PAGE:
With respect to originalism etc., I think the reason that Scalia didn't get into a huge discussion about that is that under an originalist understanding, the guy wasn't entitled to paid-for counsel in the first place. The right to effective counsel is judge-made to start with.

At the end of the day, Cronic accurately stated the law: the right to counsel exists to protect the right to a fair trial. Cooper got that. Yet, the Court concludes that it was unreasonable to conclude that was enough.

From a policy/theoretical perspective, Frye can be justified (although, I think in practice it's very problematic). However, under our system of justice, the Constitution sets the parameters. The right to effective counsel, judge-made law that, at bottom is concerned with the right to a fair trial and the fairness of substitutes therefor (i.e., guilty pleas). The defendant got a fair trial. The issue is not whether he was harmed--he was. The issue is whether this is a harm that the Constitution is concerned about, and the answer, clearly, before yesterday, was no.

Posted by: federalist | Mar 22, 2012 11:34:22 AM


As a question of constitutional interpretation are you a strict originalist a la Thomas or a more moderate originalist like Scalia?

If you are strict, these are all easy questions because you literally only have the right to have a lawyer present that has been paid for. If you can't afford a lawyer, too bad. Of course, originally you had the right to jury nullification, to argue that opportunity, and perhaps to receive an instruction on that choice.

I would submit such strict originalism is wrong as a matter of policy and as a matter of our history of common law judging. The idea that judges might expand the law is not new and would have been understood at the time of the founding. Some, like Randy Barnett, might argue that's the whole point of the Ninth Amendment.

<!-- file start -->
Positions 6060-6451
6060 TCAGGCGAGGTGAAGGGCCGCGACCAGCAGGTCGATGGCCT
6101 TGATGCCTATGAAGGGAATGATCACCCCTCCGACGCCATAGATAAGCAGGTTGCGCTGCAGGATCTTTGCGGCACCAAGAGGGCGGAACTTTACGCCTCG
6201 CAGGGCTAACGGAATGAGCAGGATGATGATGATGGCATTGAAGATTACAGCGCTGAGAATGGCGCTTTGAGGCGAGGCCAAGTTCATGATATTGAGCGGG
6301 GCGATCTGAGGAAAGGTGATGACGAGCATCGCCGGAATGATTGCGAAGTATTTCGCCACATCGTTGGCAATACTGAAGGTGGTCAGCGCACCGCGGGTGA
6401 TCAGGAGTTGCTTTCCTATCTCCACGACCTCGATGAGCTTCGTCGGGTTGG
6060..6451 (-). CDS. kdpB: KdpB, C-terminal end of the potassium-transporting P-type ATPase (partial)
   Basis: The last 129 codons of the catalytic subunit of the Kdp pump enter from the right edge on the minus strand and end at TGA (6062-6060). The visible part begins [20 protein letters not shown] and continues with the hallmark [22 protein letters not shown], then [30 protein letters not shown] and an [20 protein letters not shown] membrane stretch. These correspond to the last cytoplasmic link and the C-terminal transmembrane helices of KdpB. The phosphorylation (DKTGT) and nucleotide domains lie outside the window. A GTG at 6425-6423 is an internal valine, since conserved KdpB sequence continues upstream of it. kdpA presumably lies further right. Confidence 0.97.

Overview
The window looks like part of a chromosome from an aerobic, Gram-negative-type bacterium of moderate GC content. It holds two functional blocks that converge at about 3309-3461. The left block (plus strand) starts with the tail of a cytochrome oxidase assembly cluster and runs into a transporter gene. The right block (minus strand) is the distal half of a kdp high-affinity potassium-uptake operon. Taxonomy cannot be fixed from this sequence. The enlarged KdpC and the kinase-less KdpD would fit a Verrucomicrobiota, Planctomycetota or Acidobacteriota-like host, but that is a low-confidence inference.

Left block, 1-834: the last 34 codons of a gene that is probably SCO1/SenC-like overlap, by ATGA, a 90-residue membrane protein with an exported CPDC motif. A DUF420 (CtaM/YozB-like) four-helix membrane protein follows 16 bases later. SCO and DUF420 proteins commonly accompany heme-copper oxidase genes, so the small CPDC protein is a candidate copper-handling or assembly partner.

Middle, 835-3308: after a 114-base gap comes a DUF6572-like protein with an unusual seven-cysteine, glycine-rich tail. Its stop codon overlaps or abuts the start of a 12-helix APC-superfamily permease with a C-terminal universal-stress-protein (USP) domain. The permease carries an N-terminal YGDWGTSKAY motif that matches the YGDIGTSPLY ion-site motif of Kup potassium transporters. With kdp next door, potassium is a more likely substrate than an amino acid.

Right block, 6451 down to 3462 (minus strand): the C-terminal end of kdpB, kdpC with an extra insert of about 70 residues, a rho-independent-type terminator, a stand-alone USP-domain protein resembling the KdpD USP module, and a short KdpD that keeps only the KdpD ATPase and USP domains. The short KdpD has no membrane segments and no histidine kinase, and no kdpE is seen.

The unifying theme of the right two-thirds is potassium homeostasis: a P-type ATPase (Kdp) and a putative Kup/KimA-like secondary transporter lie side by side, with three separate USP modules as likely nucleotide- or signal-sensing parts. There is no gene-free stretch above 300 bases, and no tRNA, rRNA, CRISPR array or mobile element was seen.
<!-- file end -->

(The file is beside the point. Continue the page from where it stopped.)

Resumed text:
In that sense, my arguments are based on the constitution and prior precedent.

Posted by: Robert Barnhart | Mar 22, 2012 11:58:08 AM

Contrary to what federalist stated on March 22nd at 10:19, the Court did not hold that "Michigan Court of Appeals unreasonably applied existing SCOTUS precedent." The Court in Lafler indicated that the Michigan Court of Appeals did not apply the correct standard, Strickland, in assessing the claim. See pp. 14-15 of the slip opinion. Applying the wrong standard ends the question as to whether there can be any AEDPA deference. This renders the state court decision "contrary to" Supreme Court precedent. See, Williams v. Taylor, 529 U.S. 362, 405, 120 S. Ct. 1495, 146 L. Ed. 2d 389 (2000)("A state-court decision will certainly be contrary to our clearly established precedent if the state court applies a rule that contradicts the governing law set forth in our cases.")
An "unreasonable" application of the Court's precedent involves a different question once the correct standard has been applied. See, Willisam 528 U.S. at 407. You can see why federalist will not use his real name when he goes around making incorrect statements like the following that claims the rule is "a joke": "It is interesting to note that, given the idea that this is revolutionary, the Court held that the Michigan Court of Appeals unreasonably applied existing SCOTUS precedent. What an utter joke that is."